Infact a week before Amie’s house was ravaged, an outspoken parliamentarian Sidia Jatta has highlighted that the magnitude of this year’s floods exceed the capacity of the victims to cope using their own resources.
"In my view, giving food items is a good gesture but it does not necessarily amount to substantive relief granted to disaster victims," Sidia Says, "what constitutes substantive relief is to return the victim to be as close to his/her financial or material wellbeing prior to the disaster. Those who lost horses should be able to get horses back. Those whose buildings collapsed should be able to get shelter in return."
However, according to Essa Khan, the Gambia is achieving success in its disaster management strategies every year. "We are in a transition from managing the crises to managing the risk," he said. "We have decentralised our activities. Each of the administrative regions now has regional disaster coordinators headed by the traditional chiefs, who carry on the activities of building community resilience," he added.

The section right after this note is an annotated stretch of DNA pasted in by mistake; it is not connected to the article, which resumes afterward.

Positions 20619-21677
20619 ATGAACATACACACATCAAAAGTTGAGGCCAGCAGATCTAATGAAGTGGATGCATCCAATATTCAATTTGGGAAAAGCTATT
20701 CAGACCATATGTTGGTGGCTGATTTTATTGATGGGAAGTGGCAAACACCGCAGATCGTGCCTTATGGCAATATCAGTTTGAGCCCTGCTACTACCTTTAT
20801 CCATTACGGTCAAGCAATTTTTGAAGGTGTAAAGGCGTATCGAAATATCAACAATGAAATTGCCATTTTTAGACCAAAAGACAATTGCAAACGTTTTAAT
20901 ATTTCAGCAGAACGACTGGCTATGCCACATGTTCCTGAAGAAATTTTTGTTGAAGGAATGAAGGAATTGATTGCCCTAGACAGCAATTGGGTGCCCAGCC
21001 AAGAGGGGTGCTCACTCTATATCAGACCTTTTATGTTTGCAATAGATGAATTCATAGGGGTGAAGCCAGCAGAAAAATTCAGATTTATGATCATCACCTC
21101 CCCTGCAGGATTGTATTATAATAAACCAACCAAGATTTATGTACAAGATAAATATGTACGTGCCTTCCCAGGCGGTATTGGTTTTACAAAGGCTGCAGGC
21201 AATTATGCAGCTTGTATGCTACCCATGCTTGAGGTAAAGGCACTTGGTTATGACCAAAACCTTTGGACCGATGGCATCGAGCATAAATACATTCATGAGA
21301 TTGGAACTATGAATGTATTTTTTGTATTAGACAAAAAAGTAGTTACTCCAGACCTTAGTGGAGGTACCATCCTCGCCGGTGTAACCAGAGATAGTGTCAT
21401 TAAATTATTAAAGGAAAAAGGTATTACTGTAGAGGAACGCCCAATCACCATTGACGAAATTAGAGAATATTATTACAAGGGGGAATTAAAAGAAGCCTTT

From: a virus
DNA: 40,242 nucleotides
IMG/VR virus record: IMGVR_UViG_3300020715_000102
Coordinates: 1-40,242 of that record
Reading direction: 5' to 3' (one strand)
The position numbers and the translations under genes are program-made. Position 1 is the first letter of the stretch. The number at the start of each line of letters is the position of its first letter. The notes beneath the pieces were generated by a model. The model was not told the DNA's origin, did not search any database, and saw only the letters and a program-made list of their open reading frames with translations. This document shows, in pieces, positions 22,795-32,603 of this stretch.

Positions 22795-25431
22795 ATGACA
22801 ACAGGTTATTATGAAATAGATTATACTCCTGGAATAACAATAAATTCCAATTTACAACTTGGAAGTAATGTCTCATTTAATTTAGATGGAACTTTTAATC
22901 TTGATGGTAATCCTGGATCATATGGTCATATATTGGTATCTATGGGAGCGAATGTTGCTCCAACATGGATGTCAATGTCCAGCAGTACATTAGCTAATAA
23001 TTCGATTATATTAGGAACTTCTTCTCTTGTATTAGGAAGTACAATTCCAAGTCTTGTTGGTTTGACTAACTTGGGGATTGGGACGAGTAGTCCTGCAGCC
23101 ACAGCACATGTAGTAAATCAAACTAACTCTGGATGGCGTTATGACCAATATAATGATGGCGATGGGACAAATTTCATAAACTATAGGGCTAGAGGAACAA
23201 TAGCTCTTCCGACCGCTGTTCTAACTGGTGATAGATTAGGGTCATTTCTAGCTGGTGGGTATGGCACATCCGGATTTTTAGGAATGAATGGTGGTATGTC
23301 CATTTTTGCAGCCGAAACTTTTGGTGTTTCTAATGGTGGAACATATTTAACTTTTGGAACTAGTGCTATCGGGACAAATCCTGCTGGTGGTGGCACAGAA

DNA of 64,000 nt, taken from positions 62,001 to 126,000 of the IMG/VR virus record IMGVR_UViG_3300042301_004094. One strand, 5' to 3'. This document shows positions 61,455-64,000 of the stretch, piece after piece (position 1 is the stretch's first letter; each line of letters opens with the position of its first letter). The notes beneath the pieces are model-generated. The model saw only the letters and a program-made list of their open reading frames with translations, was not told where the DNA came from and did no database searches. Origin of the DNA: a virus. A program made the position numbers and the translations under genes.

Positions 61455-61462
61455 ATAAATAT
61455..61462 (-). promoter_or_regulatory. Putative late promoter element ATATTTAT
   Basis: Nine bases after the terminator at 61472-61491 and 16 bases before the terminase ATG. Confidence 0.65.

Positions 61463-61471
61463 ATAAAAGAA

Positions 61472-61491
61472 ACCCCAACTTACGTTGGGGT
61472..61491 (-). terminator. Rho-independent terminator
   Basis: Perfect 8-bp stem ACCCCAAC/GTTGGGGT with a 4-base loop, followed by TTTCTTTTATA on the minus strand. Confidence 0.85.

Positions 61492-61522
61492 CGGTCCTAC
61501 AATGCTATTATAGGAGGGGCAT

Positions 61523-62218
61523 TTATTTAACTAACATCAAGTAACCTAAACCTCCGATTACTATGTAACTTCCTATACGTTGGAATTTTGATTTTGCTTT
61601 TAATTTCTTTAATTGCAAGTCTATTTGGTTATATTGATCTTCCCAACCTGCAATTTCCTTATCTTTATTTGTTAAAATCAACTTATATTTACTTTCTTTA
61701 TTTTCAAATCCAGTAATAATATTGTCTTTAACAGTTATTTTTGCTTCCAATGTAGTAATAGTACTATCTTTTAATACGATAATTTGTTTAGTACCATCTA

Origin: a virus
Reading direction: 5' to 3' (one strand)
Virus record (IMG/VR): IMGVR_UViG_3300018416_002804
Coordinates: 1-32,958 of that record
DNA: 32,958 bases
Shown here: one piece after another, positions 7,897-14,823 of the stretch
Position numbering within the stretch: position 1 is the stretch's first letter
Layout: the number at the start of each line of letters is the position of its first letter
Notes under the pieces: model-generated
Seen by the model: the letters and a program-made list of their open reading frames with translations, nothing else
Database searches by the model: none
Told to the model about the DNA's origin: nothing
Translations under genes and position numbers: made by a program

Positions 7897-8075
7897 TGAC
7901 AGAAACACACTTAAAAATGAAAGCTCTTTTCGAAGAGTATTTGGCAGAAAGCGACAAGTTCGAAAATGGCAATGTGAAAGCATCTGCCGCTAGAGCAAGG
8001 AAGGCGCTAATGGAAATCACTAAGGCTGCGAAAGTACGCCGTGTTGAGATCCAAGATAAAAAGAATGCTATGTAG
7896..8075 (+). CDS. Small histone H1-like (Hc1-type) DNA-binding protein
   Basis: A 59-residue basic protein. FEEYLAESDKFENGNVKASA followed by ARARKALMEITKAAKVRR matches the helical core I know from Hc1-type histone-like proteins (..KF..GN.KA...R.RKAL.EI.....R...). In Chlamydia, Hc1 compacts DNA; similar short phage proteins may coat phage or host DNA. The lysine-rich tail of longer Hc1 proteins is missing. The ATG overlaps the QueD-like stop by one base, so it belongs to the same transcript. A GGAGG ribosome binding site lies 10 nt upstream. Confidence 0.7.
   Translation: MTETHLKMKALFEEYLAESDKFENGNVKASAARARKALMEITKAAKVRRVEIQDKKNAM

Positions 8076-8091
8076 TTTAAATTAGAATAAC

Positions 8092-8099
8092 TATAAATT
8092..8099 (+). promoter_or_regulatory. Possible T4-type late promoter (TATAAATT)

According to Khan, plans are underway to transform the existing Village Development Committee to the Disaster Management Coordinators at village level, but he acknowledges that it requires money.
He further added that relief is not sustainable, hence The Gambia is also implementing the Africa Regional Strategy for Disaster Risk Reduction, which requires AU member states to increase political commitment to disaster risk reduction, improve identification and assessment of disaster risk, increase public awareness of disaster risk reduction, improve governance and integrate disaster risk reduction in emergency management.
"We noticed that some of the people are settling in areas that are prone to floods. We can’t drastically evict them but we will step up advocacy campaigns."
But with all the millions’ worth of valuable items disbursed to help the disaster victims, coupled with years of devising strategies, Amie’s priority has been misplaced.
She says she is desperate for a home for her family. What she and her family need is a roof over their head. Her carpenter husband is finding it difficult to cope with the daily upkeeping of the family’s needs because he is unable to win contracts. "My husband has not been working for a while; otherwise I would not have been seeking assistance," bemoaned Amie.
Author: Saihou Jammeh